Miami Law's Immigration Clinic recently won a life-changing victory for their client, a gay man who feared returning to his home country of Jamaica, a country known for its intolerance of gay people. Students Rita Kapadia, JD '10 and current third-year student Kristen Lee-Williams represented the client in immigration court at the Krome detention center. This success follows in the wake of a spring 2010 case in which Immigration Clinic students Gisela Ades, JD '10 and 3L Randi Nagahori were able to stop the deportation of their client to Kenya – a country in which it is illegal to perform gay sex acts.
Kapadia and Lee-Williams began handling the case of their Jamaican client in February 2010 after their client was detained by immigration authorities. For nearly a year, the team worked tirelessly to gather information, construct convincing arguments, and present crucial testimonial and documentary evidence in immigration court. Finally, a favorable decision came in December 2010, when the immigration judge granted deferral of removal under Article 3 of the Convention Against Torture. The Convention forbids the U.S. government from deporting a person to a country where he will likely be tortured by or with the acquiescence of the government.
"This was a very difficult case," said Lee-Williams. "Since cases like these often involve a person who has been in the closet for most of his life due to a fear of being physically hurt or stigmatized by his community, it is a tremendous task to prove that person's sexuality. I am sincerely grateful for the opportunity to partake in this amazing learning experience and overjoyed that our client is finally able to live his life openly and without fear."
The client, who had been detained for almost two years by immigration authorities, was finally released on Jan. 5, 2011, and reunited with his family.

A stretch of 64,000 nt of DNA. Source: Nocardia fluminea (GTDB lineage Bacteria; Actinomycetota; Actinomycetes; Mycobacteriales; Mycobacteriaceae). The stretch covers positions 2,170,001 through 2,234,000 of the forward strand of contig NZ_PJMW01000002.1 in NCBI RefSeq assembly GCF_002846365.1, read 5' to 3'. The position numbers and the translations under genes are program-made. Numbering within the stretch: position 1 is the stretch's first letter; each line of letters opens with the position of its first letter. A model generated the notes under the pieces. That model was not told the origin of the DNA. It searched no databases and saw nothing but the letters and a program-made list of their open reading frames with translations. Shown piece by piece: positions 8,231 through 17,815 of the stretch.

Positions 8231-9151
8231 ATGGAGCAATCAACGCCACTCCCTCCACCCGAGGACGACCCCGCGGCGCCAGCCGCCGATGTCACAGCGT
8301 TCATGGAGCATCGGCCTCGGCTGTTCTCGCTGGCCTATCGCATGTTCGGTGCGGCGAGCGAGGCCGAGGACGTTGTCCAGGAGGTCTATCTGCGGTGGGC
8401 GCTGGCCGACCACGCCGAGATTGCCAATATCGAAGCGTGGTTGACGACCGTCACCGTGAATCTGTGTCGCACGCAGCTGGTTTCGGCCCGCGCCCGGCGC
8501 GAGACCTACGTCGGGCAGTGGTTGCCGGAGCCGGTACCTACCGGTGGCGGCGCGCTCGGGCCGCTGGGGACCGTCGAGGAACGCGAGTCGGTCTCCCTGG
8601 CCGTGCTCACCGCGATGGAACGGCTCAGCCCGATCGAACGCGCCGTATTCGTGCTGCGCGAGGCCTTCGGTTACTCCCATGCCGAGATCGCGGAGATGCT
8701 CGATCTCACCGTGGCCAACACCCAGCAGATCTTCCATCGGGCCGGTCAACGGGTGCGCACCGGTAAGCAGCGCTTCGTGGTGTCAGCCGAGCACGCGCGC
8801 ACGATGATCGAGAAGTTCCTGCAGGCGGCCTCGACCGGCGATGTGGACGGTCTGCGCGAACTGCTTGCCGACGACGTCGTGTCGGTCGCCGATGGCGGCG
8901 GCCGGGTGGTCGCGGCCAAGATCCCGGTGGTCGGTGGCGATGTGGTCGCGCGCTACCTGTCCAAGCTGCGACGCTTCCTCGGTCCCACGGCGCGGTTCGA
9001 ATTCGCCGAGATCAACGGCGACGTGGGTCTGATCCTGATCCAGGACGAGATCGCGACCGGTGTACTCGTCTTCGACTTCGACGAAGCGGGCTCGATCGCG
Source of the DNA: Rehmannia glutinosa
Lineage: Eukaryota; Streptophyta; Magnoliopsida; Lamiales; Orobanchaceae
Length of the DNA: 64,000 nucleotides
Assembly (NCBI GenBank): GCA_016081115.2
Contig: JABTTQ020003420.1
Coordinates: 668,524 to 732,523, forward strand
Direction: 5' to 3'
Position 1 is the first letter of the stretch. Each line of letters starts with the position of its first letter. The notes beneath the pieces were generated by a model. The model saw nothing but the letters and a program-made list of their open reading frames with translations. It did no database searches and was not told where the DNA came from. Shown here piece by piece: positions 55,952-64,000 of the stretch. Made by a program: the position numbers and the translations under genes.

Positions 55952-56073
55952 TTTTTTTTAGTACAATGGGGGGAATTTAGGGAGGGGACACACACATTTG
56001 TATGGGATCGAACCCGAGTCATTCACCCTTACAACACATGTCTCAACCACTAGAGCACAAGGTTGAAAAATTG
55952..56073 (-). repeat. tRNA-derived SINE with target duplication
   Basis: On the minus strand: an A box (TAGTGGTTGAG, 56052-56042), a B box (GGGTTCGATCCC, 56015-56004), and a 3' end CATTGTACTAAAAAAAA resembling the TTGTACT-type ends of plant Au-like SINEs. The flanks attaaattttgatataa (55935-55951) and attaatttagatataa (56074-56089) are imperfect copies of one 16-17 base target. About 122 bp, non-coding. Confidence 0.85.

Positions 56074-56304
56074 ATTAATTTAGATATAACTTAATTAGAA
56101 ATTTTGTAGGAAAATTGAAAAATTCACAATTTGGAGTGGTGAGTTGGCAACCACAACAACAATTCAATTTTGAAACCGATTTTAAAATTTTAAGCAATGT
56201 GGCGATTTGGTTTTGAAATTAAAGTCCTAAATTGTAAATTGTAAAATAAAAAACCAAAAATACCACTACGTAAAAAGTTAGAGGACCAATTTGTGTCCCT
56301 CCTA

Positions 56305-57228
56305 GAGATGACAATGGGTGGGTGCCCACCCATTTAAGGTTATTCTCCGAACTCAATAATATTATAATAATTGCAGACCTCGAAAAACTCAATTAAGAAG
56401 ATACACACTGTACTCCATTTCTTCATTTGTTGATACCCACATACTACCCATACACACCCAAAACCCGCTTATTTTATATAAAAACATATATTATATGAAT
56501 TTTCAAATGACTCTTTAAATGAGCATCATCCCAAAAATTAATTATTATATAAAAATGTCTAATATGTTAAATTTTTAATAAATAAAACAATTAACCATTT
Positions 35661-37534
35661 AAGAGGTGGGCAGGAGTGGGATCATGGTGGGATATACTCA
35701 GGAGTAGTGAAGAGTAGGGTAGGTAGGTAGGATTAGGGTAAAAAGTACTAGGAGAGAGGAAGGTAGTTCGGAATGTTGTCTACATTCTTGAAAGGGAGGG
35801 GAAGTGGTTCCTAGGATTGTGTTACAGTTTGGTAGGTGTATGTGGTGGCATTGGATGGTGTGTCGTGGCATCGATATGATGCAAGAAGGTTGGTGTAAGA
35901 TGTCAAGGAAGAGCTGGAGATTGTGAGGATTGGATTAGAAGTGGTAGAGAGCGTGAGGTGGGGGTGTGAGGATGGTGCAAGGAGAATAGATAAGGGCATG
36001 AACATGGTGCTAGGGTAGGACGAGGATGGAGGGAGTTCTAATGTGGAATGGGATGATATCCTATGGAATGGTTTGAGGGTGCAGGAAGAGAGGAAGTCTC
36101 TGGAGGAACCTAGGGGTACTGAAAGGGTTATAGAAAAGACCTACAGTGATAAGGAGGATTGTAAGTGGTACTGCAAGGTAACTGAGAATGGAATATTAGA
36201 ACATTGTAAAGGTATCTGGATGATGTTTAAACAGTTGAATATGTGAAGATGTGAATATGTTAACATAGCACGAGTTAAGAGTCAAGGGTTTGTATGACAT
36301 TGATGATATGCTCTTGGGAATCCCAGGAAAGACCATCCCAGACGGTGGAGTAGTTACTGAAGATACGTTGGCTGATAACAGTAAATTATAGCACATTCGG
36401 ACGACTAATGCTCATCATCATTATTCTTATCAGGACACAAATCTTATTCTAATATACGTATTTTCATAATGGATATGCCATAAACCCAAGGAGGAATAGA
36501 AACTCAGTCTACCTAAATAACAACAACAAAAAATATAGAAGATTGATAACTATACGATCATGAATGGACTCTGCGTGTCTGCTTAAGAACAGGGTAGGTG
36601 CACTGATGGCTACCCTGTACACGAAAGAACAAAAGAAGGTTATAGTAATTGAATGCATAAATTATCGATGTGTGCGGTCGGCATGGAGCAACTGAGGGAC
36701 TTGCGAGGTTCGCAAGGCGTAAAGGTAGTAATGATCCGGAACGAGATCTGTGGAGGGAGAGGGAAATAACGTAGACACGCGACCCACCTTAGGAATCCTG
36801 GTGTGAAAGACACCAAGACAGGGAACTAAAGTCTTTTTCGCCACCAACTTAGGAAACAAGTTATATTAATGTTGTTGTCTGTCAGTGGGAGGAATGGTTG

"To take on this case as a law student was an incredibly rewarding and daunting experience," said Kapadia. "The outcome of cases like these can mean the difference between a lifetime of persecution or freedom for the applicant. Foremost, I am grateful that our client can lead a peaceful life without fear. Through this experience, I learned invaluable lessons that could not be taught in a classroom, and I was able to contribute to something meaningful."
The spring 2010 victory by students Ades and Nagahori was on behalf of a woman from Kenya who feared persecution because she is a lesbian. "Representing our client in her asylum hearing was a meaningful and exciting experience that I will never forget," said Ades. "With the guidance of Professor Sharpless, Randi and I were able to put together a compelling case that resulted in the judge terminating her deportation proceedings and granting withholding of removal, giving her legal status in this country."
In reflecting on her experience, Nagahori stated, "the clinic experience completely underscored the importance of professionalism and ardent advocacy at every turn in the case. The preparation for our hearing was intense and our appearance in court was an incredible experience."
In the Immigration Clinic, students advocate on behalf of low-income immigrants in a wide variety of complex immigration proceedings. Students are responsible for preparing cases from the initial factual investigation stage until the final merits hearing in an adversarial court proceeding.